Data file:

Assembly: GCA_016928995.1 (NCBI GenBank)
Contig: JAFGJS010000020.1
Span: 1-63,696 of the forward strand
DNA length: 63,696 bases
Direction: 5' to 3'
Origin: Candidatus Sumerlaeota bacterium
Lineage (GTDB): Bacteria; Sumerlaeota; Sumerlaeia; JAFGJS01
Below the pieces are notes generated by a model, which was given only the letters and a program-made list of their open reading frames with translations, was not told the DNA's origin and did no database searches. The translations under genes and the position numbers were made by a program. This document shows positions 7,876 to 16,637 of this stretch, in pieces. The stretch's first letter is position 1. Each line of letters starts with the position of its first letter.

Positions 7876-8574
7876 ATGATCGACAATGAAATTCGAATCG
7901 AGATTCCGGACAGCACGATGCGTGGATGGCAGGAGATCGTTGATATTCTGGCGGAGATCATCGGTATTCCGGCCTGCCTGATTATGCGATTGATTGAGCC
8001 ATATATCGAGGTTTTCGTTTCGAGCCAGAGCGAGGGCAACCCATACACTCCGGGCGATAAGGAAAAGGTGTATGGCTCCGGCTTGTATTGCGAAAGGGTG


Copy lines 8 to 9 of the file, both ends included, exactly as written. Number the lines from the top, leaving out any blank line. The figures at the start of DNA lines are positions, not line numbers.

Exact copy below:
Below the pieces are notes generated by a model, which was given only the letters and a program-made list of their open reading frames with translations, was not told the DNA's origin and did no database searches. The translations under genes and the position numbers were made by a program. This document shows positions 7,876 to 16,637 of this stretch, in pieces. The stretch's first letter is position 1. Each line of letters starts with the position of its first letter.

Positions 7876-8574